February 3

  

Today's Quotation:

The moment one gives close attention to anything, even a blade of grass, it becomes a mysterious, awesome, indescribably magnificent world in itself.

Henry Miller

Today's Meditation:

Sometimes we forget to pay close attention, and because we're not doing so, we forget what we're missing.  Paying close attention to anything in our lives helps to remind us of the beauty and wonder of this world, two elements of our lives that thoroughly enrich our experience here.  But only if we allow it to, and we can allow it to only by paying attention to it.

Perhaps it's a question of semantics:  we say that we're "paying" attention, and the word "pay" to us indicates some sort of cost, some sort of sacrifice.  Miller's words are "gives close attention," an idea that implies that there's no payment involved, just free will.

In either case, it's important that we stop sometimes and examine things on a different level than that on which we normally see them.  If we don't do so, everything remains "normal," and that would be sad, indeed.

Have you ever counted the number of petals in a rose?  Have you ever watched an ant drag something much larger than itself towards home?  Have you ever watched a bee gather pollen on its hind legs?  When was the last time that you looked very closely at a piece of fruit that you were eating, noticing the incredible complexity of it?  When was the last time that you actually spent time staring into a pond, noticing all the life that was there for you to see?

Even sitting still on a lawn can open up to you a whole new world, if you look long enough and closely enough.  There is a great deal of life available to you in such a place, but we usually miss it as we walk quickly over it.  Once I taught in a building that had a tree growing right next to it, so from our third-floor window we had a great view of the top of the tree and all the bugs and birds that lived there or were stopping by for visits.  That close view taught me a lot about the tops of trees, and I can't look at trees in exactly the same way any more.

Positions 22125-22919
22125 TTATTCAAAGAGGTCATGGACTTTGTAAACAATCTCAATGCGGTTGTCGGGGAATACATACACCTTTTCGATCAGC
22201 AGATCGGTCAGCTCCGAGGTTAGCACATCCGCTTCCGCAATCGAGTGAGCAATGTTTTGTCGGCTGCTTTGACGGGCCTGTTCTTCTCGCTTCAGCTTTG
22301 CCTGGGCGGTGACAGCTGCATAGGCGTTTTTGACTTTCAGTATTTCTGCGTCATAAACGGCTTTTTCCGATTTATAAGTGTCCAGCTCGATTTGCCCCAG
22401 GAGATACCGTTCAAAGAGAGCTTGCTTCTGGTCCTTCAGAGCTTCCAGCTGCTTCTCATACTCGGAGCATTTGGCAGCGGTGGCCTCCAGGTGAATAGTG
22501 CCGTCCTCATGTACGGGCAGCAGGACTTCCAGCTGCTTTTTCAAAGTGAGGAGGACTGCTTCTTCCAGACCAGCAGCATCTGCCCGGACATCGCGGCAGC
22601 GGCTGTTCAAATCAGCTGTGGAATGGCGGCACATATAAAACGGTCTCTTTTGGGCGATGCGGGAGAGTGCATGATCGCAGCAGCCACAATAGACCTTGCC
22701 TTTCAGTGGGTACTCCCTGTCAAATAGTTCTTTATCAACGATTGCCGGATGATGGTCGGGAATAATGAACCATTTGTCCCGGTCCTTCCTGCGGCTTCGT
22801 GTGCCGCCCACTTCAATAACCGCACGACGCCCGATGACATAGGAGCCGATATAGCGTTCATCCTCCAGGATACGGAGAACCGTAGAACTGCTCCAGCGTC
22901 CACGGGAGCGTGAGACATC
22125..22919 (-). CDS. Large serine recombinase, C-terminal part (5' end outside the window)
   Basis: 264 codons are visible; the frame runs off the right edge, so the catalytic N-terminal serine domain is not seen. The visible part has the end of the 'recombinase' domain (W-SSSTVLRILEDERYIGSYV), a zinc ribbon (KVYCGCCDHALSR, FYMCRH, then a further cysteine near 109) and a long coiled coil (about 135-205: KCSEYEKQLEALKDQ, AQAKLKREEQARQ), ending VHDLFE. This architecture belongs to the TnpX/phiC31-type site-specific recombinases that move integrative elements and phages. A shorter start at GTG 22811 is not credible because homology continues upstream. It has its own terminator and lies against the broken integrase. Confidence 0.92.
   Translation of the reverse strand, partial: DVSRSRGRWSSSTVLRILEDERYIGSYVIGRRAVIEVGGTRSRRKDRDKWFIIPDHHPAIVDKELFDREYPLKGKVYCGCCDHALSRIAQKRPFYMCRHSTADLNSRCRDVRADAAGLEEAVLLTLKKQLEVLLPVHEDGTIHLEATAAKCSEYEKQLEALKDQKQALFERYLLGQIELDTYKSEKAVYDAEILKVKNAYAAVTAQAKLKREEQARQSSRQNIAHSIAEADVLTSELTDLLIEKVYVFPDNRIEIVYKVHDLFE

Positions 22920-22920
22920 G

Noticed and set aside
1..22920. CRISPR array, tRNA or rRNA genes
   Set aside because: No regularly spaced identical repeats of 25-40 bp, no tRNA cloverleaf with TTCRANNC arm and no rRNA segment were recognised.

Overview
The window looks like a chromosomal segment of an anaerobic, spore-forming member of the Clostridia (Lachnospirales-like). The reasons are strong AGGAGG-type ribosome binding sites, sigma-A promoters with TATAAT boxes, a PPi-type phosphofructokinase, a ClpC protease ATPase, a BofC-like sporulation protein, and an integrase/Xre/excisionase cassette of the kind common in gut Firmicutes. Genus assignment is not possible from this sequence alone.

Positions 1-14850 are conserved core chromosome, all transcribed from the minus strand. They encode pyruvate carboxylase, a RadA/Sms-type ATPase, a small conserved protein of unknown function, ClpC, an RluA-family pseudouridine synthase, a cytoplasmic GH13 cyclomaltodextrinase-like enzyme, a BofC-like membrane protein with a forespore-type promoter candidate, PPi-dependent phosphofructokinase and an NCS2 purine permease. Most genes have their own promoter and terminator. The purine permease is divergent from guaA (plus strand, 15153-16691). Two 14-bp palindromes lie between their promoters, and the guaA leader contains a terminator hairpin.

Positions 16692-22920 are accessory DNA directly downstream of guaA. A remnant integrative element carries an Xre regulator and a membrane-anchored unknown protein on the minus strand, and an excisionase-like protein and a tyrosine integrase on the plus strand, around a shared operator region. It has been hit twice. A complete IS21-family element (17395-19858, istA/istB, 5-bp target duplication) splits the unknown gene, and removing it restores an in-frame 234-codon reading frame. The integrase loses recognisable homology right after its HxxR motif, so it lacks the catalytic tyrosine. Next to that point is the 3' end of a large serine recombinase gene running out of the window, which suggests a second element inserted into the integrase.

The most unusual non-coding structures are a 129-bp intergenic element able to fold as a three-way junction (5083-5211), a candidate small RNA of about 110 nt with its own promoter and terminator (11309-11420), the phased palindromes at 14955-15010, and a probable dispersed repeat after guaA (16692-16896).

Stop today and look.  Learn.  Appreciate.  See.  Touch.  Feel.  Looking closely is nothing more than using our powers of observation, a gift that we were given that we let lie unused far too often.  Miller's right--if we do this, the world becomes an awesome, incredible place.

Questions to ponder:

1.  What kinds of things are in your life that you think you could look at more closely?

2.  Remember back to a time when you looked at something closely that you normally took for granted.  What did you learn?

3.  What does Miller mean by "a mysterious, awesome, indescribably magnificent world in itself"?

For further thought:

A greater poverty than that caused by lack of money is the poverty of unawareness.  Men and women go about the world unaware of the beauty, the goodness, and the glories in it.  Their souls are poor.  It is better to have a poor pocketbook than to suffer from a poor soul.

Jerry Fleishman

more thoughts and ideas on awareness

 

   

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